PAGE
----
Psychs on bikes to hit the Tamar Valley on Tasmanian run

FOUNDER: The group was founded by Sydney psychiatrist Joe Dunn. Picture: Supplied
FOUNDER: The group was founded by Sydney psychiatrist Joe Dunn. Picture: Supplied

A group of 12 health professionals is riding from Hobart to the Tamar Valley to raise awareness about mental health in regional areas. 

Psychs on Bikes is a nationwide initiative that aims to provide free mental health services and advice to remote areas of the country. 

Every year, the group sets off on a major ride, with Tasmania chosen as the destination in 2018.

The group will stop at Rosevears on Thursday and speak to community mental health service providers to advise them on best practice care.

Riders for the 2018 Tasmanian trek include psychiatrists, psychologists, nurses and a social worker.

“We can go into the communities and see what help they need by talking to as many people as possible,” group founder Dr Joe Dunn said.

STOPOVER: The group at a stopover during the Tasmanian ride. Picture: Supplied

STOPOVER: The group at a stopover during the Tasmanian ride. Picture: Supplied

“We offer free men’s health checks in some stops and we do as much awareness raising as we can.”

Dr Dunn is a Sydney-based psychiatrist who started the group in 2011 after what he calls his “thoroughly enjoyable midlife crisis”.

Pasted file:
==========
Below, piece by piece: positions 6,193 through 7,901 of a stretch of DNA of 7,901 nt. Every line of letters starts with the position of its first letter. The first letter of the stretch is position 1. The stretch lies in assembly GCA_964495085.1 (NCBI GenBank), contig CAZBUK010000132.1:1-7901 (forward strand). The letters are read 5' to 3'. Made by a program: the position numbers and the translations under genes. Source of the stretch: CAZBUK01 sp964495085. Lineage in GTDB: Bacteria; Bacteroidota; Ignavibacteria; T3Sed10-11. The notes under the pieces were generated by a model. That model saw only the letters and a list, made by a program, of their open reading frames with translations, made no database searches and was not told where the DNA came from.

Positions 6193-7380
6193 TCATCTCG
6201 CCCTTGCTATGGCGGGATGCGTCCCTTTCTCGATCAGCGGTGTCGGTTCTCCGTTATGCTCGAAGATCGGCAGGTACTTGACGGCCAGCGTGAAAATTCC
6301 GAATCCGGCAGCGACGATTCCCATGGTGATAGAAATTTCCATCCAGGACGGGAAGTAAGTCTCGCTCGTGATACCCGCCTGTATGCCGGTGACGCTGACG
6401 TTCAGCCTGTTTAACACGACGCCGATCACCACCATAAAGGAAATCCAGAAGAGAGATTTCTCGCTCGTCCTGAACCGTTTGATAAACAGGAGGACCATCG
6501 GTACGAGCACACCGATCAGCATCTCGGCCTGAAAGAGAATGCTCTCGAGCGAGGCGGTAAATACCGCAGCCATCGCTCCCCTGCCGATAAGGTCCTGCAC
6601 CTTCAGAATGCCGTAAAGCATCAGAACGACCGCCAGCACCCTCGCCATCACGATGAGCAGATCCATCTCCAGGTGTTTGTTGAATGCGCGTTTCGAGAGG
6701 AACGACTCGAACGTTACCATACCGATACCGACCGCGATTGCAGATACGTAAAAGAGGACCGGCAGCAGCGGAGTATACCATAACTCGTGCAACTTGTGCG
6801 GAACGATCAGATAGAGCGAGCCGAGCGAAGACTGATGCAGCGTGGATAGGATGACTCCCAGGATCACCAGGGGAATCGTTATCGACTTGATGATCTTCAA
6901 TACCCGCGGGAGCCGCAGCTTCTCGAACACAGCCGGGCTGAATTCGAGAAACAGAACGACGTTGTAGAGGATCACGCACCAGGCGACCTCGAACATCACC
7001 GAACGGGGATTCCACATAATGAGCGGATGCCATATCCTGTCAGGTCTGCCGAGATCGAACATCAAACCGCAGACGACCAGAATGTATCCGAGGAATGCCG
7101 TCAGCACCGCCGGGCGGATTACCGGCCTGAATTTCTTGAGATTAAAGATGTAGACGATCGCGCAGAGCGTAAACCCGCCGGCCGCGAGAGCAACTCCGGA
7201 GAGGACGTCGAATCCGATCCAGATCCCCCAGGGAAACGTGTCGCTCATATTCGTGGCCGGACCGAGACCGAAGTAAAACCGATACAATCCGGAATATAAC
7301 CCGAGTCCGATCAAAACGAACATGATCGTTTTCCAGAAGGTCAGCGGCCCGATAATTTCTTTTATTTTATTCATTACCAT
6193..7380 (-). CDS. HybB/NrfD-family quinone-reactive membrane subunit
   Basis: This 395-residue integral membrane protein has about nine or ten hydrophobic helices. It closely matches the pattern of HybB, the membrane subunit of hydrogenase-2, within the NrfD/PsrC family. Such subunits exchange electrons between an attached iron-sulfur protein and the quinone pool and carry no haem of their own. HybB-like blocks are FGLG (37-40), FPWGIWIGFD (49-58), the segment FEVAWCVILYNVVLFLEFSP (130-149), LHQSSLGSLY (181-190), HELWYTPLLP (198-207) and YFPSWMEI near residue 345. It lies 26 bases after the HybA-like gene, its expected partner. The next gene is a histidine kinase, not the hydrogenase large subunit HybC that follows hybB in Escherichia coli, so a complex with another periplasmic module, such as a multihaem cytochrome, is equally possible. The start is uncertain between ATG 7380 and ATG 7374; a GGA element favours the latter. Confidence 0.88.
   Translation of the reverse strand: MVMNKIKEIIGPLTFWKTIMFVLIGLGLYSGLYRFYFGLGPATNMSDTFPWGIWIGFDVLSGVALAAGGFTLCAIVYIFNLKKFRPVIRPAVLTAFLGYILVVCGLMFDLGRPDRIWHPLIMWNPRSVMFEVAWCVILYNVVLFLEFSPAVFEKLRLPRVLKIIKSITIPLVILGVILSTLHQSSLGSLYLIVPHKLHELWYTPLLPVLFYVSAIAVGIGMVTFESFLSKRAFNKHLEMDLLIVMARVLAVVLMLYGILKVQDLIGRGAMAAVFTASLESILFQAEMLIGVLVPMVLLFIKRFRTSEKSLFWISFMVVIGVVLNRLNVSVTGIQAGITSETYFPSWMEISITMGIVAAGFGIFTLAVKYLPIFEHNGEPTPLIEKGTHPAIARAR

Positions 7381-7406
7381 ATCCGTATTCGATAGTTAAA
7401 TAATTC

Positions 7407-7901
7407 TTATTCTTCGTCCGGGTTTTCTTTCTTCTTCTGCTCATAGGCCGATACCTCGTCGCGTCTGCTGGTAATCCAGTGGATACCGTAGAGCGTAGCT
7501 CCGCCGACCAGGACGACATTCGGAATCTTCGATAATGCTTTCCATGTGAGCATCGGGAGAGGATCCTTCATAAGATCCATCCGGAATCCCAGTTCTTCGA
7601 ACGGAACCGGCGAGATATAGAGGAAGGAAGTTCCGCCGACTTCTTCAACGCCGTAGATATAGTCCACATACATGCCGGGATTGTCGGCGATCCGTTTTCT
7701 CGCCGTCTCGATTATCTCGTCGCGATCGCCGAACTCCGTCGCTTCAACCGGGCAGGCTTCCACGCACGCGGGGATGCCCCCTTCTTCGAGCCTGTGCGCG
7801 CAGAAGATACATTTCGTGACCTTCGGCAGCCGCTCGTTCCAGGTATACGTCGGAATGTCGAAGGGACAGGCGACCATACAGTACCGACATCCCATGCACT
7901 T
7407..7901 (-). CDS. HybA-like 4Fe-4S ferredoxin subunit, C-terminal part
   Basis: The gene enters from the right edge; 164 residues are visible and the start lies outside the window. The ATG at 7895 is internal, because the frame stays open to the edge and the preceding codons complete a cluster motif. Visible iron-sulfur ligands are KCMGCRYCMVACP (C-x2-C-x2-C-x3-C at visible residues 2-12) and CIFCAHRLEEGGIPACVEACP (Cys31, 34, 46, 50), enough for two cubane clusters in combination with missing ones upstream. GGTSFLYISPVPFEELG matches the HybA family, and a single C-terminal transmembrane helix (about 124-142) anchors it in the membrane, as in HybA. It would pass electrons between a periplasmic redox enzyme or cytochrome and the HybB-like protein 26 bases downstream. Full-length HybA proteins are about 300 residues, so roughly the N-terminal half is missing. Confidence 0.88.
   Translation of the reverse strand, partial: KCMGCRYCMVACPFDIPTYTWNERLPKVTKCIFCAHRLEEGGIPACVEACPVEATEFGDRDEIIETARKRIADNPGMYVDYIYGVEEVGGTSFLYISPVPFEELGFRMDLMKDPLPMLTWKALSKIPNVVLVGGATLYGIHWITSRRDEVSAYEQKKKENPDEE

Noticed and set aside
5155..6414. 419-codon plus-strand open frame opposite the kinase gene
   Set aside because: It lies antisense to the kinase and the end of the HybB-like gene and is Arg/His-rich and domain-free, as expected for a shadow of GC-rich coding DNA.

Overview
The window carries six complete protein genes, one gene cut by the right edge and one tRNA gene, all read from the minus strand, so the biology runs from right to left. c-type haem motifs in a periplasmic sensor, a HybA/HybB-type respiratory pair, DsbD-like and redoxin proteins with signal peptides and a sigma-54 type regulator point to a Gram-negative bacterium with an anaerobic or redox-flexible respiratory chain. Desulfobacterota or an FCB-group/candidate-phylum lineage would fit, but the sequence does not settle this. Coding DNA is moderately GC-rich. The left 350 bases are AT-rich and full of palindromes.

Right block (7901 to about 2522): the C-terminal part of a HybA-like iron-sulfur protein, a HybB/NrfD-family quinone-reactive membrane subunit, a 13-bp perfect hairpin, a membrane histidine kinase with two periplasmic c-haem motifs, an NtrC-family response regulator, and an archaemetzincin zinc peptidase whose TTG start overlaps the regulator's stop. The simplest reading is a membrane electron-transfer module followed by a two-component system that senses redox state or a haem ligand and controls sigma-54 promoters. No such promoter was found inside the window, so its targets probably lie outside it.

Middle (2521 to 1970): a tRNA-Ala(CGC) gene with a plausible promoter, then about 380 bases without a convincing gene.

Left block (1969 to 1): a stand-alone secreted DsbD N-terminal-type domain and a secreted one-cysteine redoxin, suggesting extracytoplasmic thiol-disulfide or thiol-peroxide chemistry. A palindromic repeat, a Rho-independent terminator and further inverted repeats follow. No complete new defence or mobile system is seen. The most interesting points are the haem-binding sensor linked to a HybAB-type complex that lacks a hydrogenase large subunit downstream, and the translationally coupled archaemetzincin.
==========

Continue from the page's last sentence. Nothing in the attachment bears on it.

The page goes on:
After riding across the country on his motorbike, he called on other psychiatrists to join him and help spread mental health-based education.

He said it was vital for improved mental health services and awareness in regional and remote areas. 

“The suicide rate in rural areas is one-and-a-half times the amount in metropolitan areas,” he said.

“Life in rural and regional Australia can be very challenging in ways that metro areas don’t understand.”

Dr Dunn mentioned two key factors in the higher rates of suicide in regional areas. 

“When you're in the bush it tends to run in boom or bust,” he said. 

“Most smaller Australian towns rely heavily on agriculture, so they go from drought to flooding rains.

“Agriculture has also changed, with a lot of the work done in isolation and there’s no sense of camaraderie and male unity in these workplaces anymore.

“They’re all significant stressors, particularly on men.”

For its Tasmanian ride, the group has teamed up with Rural Alive and Well Tasmania and beyondblue.

For mental health support, contact Lifeline on 13 11 14.